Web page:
“I love to walk. Walking is a spiritual journey and a reflection of living. Each of us must determine which path to take and how far to walk; we must find our own way, what is right for one may not be for another. ― Edie Littlefield Sundby, The Mission Walker: I was given three months to […]
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“I love to walk. Walking is a spiritual journey and a reflection of living. Each of us must determine which path to take and how far to walk; we must find our own way, what is right for one may not be for another.
― Edie Littlefield Sundby, The Mission Walker: I was given three months to live…

Still trying to be a better blogger I am desperately trying to catch up on old blog posts I had planned but never wrote, because you know life. So I am trying my hardest to get some of them up on here, because you know memories!

In November I went hiking in the Peak District for the first time ever! I know the worse part of that sentence is that I actually only live an hour away from the peaks. I grew up in a very Northern family we would spend our Sundays eating meat and two veg while watching tv. In fact I don’t remember doing anything active as a child let alone doing anything in the outdoors. Although as a teenager I joined the girl guides and discovered my love of camping, hiking and kayaking although by my mid teens I had discovered boys and nights out and I never thought about the outdoors again until last year. Wow that was more ranting then I expected.

My point was I had never been hiking in the Peak District before and it was the one national park that I knew the least about. So I put some Instagram stories up about which walks would be best and the three clear winners were Kinder Scout, Mam Tor and Luds Church. Wanting to spend as much time outdoors as possible I decided to do Mam Tor and Luds Church on the one day.

I plotted out my routes and needed a lot of daylight hours so I decided to get up Mam Tor for sunrise. The one thing I forgot about is that I am a little scared of the dark because………………………………….I am scared of badgers like terrified of them! No idea why, but in my head, they can outrun me and have the sharpest teeth in the animal kingdom. I pretty much sat in my car until the sky began to lighten and I felt brave enough to get out of my car (yes I had a head touch).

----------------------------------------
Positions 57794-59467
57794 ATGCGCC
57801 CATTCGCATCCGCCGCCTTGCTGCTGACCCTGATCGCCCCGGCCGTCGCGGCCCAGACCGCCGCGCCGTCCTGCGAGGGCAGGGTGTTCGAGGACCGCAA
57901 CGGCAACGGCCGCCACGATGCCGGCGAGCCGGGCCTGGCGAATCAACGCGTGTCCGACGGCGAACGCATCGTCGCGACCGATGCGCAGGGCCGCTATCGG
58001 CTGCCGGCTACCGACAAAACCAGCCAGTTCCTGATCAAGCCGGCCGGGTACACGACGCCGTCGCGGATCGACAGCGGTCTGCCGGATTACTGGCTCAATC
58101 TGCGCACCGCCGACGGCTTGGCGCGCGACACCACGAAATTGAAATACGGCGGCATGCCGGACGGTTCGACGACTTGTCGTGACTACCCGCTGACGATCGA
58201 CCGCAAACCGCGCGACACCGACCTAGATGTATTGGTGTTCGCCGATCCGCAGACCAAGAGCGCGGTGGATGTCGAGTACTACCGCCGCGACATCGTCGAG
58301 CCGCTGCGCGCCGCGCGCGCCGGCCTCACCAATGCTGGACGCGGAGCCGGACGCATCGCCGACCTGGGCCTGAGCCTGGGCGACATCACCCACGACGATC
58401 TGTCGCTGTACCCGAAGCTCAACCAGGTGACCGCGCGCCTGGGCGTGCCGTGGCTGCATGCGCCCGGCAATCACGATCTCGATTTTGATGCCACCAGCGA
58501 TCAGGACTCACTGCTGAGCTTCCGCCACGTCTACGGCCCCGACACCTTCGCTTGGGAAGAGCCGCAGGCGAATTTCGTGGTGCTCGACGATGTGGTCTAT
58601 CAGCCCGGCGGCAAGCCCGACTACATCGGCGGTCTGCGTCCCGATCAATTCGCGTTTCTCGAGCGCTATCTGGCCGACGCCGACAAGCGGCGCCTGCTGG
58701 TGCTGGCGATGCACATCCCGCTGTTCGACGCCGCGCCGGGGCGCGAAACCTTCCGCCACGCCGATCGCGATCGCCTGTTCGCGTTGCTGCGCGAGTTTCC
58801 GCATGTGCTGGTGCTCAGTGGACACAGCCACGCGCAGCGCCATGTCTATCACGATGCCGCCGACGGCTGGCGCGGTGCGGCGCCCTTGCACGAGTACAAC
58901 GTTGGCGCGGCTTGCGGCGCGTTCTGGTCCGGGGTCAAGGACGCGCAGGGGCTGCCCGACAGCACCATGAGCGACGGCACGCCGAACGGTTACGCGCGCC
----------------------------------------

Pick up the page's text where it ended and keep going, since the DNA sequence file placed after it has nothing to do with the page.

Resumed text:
So this is also my first ever winter hiking and you know what it hasn’t been even half as bad as I expected it to be, I might even say enjoyable! Although now at the start of March I am ready to be hiking in my shorts again only stopping to lay on hot rocks in the sunshine like a lizard!

Now I know the Peak District better I can actually tell you about my route, kinda, definitely don’t hold me to it! So I parked in the National Trust car park at Mam Tor, got to the top just before the sun came up, slightly freezing to death I decided to keep walking, I figured I was now up high so would see it on my travels!

What I know now which I didn’t at the time of doing this walk was I was walking along the Great Ridge! So along to Hollins Cross, Back Tor (which I might actually prefer to Mam Tor!) to Losehill

Mam Tor means “mother hill”, it’s also called the “Shivering Mountain”. Whatever you prefer to call the 517m high hill it’s difficult to miss, being visible from miles around. You can spot it from White Edge and Froggatt Edge, much of Stanage Edge, Bamford and Derwent Edges and Kinder Scout. Depending on the intervening terrain it can be spotted from lower levels too.

The top of Mam Tor contains a late Bronze Age hill fort with a double set of earth defences. They join with the huge landslip on the south-eastern side making it a formidable defensive position. The landslip started around 4000 years ago and has slowly been collapsing into the Hope Valley facing Castleton ever since. Because it’s an active geological feature and its age it’s difficult to tell if the builders of the fort deliberately used the sheer face of the landslip to augment the defences or if the two have merged as the landslip got bigger over time. In recent times the road past Treak Cliff Cavern to the Blue John Cavern has been destroyed by the movement of landslip to such an extent that attempts to repair the road have been abandoned leaving the centre section unusable for motor vehicles. This leaves each of the tourist attractions accessible by their own, opposite ends of the road.

Mam Tor (particularly on the landslip side) and the adjacent Rushup Edge are huge favourites with paragliding and hang gliding enthusiasts because of the almost constant supply of updrafts combined with spectacular views over the central Peak District. It’s only on the calmest of days that you find glum-faced fliers unable to take to the air.

I really wanted my picture with the trig point but there was no one around to take one for me so I did the only logical thing I could think of! I climbed on top of it and took a selfie. I am in, the trig is in it which means it was a great plan! Looking back now, this was the point which would see me trying to mount every trig I see!

Before I knew it I had completed my first hike in the Peak District and I was pretty chuffed! Because of time, I had to miss the Cave Dale part of the walk-off but I will be back to do that! In fact since this walk I have done it!! That post will be coming soon enough if I can pull my finger out my arse and get on with this blogging stuff!!

Trig Points

Visiting all 6,190 trig points in the UK (I am that annoying person who likes to climb on them)




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